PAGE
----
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The case against signing Freddie Freeman

Freddie’s one of the best hitters in baseball, but how long can that be expected to last?

World Series - Atlanta Braves v Houston Astros - Game Four Photo by Elsa/Getty Images

Hot take: I don’t think the Yankees should sign Freddie Freeman. OK, now that I’ve got your attention, let’s rewind a bit. As we all know, the Yankees chose a plan of inaction during the free agent signing bonanza that preceded the lockout. Consequently, they will face numerous competitors in a mad dash to shore up rosters from the pool of remaining free agents if and when MLB and MLBPA hash out a new deal. They may have missed out on Corey Seager and Max Scherzer, but there’s still a handful of premier players available on the market, including perhaps the best hitter of this year’s free agent class, Freddie Freeman.

However, Andy Martino of SNY appeared to pour some cold water on the Freeman-to-the-Yankees rumors last week. After sharing his skepticism over the Yankees’ willingness to part with top prospects in a potential trade for Matt Olson, Martino threw doubt on the notion that the Yankees would hand out another mega-contract this winter with Gerrit Cole and Giancarlo Stanton on the books and Aaron Judge’s free agency fast approaching, explicitly naming Freeman as a casualty of this payroll-conscious mindset. But then came this report from Jon Heyman on Saturday:

So what are we to make of these contradictory claims from MLB insiders? Is it all just idle speculation to fill a fallow period? At the very least, it got me thinking about a potential Yankees pursuit of the 2020 NL MVP and 2021 World Series champion. Did I want the Yankees to sign Freddie Freeman? The more I thought about it, weighing all the different factors, the more I found myself leaning no.

Before we get into the reasons, I owe Freeman some obligatory (and deserved) appreciation. Back in December, Jesse compiled a thorough analysis of what makes Freeman such an attractive free agent target, so I’ll keep this brief. Since Freeman’s first full season in 2011, only 12 players have a higher wRC+ and only 8 hitters have accrued more fWAR. Narrowing it down to first basemen, Freeman ranks fourth and third in those respective categories. He hits to all fields with power and is an above-average defender. His Statcast profile is consistently a sea of red.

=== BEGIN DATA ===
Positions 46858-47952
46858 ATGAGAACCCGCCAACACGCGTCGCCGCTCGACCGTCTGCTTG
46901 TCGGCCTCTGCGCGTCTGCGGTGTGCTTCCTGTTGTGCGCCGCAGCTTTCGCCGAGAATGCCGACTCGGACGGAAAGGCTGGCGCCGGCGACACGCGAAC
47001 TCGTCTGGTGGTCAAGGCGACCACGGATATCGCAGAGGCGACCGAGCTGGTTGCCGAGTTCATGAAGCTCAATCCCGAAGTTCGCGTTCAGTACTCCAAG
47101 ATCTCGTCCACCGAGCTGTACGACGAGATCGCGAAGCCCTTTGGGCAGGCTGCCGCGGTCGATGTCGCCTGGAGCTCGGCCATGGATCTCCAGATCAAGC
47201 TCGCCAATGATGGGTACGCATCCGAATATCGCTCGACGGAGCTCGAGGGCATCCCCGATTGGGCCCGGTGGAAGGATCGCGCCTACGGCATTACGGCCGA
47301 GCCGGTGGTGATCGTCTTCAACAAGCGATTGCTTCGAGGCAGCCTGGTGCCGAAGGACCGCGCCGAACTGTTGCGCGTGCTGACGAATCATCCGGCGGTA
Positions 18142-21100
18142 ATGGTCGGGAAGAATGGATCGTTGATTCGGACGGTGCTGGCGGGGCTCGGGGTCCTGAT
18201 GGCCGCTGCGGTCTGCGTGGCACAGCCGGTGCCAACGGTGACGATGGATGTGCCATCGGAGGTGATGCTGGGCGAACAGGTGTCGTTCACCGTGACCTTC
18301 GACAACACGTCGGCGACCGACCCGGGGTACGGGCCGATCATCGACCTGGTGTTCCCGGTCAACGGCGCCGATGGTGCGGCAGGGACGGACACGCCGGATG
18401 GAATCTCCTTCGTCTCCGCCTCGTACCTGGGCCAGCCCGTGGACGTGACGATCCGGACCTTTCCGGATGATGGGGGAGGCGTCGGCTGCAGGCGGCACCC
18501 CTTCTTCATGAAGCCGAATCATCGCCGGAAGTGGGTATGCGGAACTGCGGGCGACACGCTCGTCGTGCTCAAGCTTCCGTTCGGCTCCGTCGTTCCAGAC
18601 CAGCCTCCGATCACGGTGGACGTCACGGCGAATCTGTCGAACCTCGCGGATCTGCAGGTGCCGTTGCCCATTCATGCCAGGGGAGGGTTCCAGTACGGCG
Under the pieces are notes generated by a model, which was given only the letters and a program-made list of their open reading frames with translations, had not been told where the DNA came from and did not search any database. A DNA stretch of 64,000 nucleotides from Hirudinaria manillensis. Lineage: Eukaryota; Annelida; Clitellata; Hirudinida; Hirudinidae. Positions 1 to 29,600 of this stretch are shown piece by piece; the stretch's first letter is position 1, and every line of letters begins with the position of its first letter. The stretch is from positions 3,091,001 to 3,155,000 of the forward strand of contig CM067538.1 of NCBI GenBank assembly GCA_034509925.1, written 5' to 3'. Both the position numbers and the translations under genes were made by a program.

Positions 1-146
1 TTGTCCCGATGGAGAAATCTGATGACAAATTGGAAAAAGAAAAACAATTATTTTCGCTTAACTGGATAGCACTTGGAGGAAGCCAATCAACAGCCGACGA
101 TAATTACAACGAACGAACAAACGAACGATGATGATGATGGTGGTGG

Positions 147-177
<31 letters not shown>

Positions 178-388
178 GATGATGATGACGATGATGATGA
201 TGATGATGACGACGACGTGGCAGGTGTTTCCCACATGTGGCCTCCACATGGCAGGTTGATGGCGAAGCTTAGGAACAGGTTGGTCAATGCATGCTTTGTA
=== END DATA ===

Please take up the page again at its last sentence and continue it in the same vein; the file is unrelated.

On top of all that, Freeman is also a proven playoff competitor, slashing .293/.418/.566 with 7 home runs and 18 RBI over his last couple postseasons (141 wRC+ in 2020, 169 wRC+ in 2021), leading the Braves to their first World Series title in 26 years. In short, he’s been a top-10 offensive player in baseball.

The $100 million dollar question is, how long can that be expected to last? Chet Gutwein of FanGraphs and Matt Hartzell have assembled comprehensive analyses updating MLB’s aging curve, and drawing from both pieces, it appears that offensive decline accelerates rapidly after the age of 30. Freeman is entering his age-32 season, and though one would be justified in pointing out players who have defied the aging curve and remained productive into their late-thirties, you can count those players on your hands and toes, whereas you would require an army of digits to enumerate the players who fell off a cliff around Freeman’s age.